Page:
Home Agriculture Inclusion for All and IITA Unveil Research on Challenges Faced by Female Agricultural Communities Without Digital IDs in Nigeria

Inclusion for All and IITA Unveil Research on Challenges Faced by Female Agricultural Communities Without Digital IDs in Nigeria

In a groundbreaking event, the pro-poor advocacy platform, Inclusion for All (I4ALL), joined forces with the International Institute of Tropical Agriculture (IITA) to present a revealing research study. The research shed light on the obstacles confronting female agricultural communities in Nigeria who lack a digital identity (ID) or enrollment for the National Identification Number (NIN). These challenges were found to significantly impact their livelihoods and financial opportunities.

Titled “Access to Identity, Empowerment, Livelihood, and Financial Inclusion of Rural Female Agricultural Workers and Traders in Nigeria,” the research was officially unveiled during the inaugural “Inclusion for All Dialogues” event on July 26th. The event focused on the theme “Digital ID for the Last Mile – Enabling Access to Digital ID for Rural Female Agricultural Workers” and convened various stakeholders to discuss and address the digital inclusion barriers faced by women in Nigeria’s agricultural value chain.

I4ALL’s primary objective is to leverage data evidence to better understand the struggles of impoverished populations and collaborate with stakeholders to advocate for their removal. The ultimate goal is to promote increased ownership and usage of digital financial services among the most excluded groups, thereby reducing financial exclusion nationwide.

The event featured distinguished panelists, including Professor Janice Olawoye from IITA, Dr. Osasuyi Dirisu from the Policy Innovation Centre (PIC), Ms. Uche Chigbo from the National Identity Management Commission (NIMC), and Dr. Paul Oluikpe from the Central Bank of Nigeria’s Financial Inclusion Delivery Unit. These experts engaged in insightful discussions about the supply and demand side barriers to digital ID ownership for rural female agricultural workers and explored strategies to foster their economic inclusion through technology.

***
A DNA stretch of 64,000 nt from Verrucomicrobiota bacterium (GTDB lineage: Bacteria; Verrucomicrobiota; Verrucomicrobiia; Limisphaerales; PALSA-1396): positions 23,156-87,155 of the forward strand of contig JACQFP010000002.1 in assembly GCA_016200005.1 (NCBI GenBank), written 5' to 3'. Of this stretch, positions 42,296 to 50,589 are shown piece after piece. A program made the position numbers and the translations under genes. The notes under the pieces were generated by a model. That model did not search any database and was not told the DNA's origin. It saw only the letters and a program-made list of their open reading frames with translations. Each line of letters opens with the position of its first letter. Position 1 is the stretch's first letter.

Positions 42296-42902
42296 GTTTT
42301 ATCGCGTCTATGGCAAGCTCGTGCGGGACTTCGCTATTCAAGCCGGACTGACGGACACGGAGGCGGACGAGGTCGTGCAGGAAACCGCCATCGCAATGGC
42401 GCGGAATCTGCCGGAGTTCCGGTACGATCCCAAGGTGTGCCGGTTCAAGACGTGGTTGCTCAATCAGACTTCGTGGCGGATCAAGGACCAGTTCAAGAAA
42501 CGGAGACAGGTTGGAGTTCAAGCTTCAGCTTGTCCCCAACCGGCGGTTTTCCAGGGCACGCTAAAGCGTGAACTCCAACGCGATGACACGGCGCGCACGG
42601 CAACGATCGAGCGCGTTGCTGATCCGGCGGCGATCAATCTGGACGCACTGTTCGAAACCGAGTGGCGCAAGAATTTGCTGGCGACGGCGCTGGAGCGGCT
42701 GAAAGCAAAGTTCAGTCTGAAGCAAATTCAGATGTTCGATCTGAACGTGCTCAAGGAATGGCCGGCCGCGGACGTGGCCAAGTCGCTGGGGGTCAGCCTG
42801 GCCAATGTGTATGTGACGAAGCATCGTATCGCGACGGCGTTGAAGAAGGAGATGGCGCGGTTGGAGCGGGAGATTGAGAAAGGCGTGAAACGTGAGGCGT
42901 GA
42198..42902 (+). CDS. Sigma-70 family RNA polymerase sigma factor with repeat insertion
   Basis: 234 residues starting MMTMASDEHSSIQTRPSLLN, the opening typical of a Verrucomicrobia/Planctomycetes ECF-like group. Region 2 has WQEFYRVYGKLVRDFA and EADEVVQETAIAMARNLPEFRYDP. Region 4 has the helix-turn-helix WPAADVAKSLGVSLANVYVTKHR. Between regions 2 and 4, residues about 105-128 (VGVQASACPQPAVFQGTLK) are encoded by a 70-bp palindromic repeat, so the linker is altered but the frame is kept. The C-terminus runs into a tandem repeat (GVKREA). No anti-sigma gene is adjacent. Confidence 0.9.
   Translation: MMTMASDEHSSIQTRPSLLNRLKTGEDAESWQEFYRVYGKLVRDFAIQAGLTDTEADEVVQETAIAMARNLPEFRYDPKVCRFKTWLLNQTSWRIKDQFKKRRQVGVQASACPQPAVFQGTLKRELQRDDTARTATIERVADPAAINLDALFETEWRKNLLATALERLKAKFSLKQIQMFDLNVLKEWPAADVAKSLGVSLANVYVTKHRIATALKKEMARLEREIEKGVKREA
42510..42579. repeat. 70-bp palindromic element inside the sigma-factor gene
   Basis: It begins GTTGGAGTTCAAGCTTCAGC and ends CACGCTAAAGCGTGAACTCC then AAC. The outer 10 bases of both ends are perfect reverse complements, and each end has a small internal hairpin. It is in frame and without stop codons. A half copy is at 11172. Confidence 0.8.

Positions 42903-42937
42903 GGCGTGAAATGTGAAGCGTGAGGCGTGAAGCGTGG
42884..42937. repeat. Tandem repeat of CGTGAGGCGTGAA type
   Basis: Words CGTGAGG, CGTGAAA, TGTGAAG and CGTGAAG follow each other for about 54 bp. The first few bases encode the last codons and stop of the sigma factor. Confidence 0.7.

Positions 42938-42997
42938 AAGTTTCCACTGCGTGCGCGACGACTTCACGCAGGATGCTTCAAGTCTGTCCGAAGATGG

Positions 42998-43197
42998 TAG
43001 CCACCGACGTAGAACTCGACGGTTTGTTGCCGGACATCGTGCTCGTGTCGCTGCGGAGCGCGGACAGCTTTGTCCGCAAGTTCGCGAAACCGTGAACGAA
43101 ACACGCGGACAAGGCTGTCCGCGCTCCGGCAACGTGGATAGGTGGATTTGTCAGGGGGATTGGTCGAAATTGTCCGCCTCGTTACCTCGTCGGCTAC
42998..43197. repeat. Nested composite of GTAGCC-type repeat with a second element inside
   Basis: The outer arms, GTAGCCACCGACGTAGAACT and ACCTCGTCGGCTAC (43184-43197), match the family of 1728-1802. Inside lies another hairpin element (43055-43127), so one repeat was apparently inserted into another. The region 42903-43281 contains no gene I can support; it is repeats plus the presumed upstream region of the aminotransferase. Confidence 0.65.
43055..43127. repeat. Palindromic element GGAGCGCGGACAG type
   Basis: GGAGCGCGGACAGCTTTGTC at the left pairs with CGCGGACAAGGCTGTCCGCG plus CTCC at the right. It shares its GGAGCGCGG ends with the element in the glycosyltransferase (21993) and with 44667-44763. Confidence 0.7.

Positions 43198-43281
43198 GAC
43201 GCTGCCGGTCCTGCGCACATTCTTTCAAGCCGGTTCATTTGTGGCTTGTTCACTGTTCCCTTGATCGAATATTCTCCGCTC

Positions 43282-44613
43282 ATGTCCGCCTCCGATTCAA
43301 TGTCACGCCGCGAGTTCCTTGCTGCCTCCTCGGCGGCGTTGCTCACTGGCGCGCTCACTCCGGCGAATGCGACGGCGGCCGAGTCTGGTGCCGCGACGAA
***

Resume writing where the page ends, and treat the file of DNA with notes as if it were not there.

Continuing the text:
The event also saw the presence of notable personalities from various State Governments, demonstrating the widespread importance and support for the cause.

Chinasa Collins-Ogbuo, the convener and head of Inclusion for All, highlighted the event’s significance, stating, “Our aim is to cultivate a strategic platform of cross-cutting actors with a shared goal to uncover the links that exist between income level, identity ownership, and financial inclusion in order to identify opportunities to accelerate the pace of digital financial inclusion.”

Engr. Aliyu Aziz, the Director General of NIMC, delivered the keynote address, emphasizing the progress made in NIN enrollment in Nigeria, the challenges faced, and potential approaches to overcome them. Engr. Aziz underscored the importance of data evidence in shaping policies and revealed key findings from the research report. He emphasized the persistent gender gap in enrollment, with only 44% of registered individuals being females, despite women outnumbering men. Engr. Aziz also highlighted actionable steps taken by NIMC based on advice from I4ALL, which has significant implications for the national ID project.

During the event, Zaina Sore, Head of Capacity Development at IITA, presented the findings from the targeted research study. She emphasized the critical role of digital identity in empowering rural female agricultural workers and transforming their livelihoods. Sore stressed the importance of understanding the needs and challenges faced by these women to tailor services that promote greater inclusion and economic empowerment.

The research, commissioned by I4ALL and conducted by IITA in Kano, Oyo, and Rivers States, revealed new insights and validated pre-existing data. Surprisingly, Kano State recorded higher levels of NIN ownership (77%) among respondent groups compared to Oyo (58.1%) and Rivers (46.6%), contradicting the hypothesis of lower enrolment rates in the North. The research also highlighted socio-cultural norms as a deliberate strategy to drive female enrollment in the North. Barriers to NIN enrollment included transportation costs, distance from enrollment centers, and tedious enrolment processes.

Chinasa Collins-Ogbuo emphasized the need for intentional efforts to ensure universal access to formal identification, especially for vulnerable populations like poor female farmers in rural communities. She called for specific and targeted approaches to reach these communities successfully and leave no one behind.

The research findings reinforced the importance of inclusive enrollment strategies, as the poorest and most marginalized populations stand to gain the most from government and financial services enabled by inclusion. Collaboration among public, private, and grassroots stakeholders was stressed as vital to achieving NIMC’s ambitious enrolment targets and creating a truly inclusive society.

Chinasa Collins-Ogbuo reiterated I4ALL’s commitment to fostering financial inclusion for all Nigerians and pledged to continue working tirelessly with partners, stakeholders, and policymakers to address the pressing challenges highlighted by the research.

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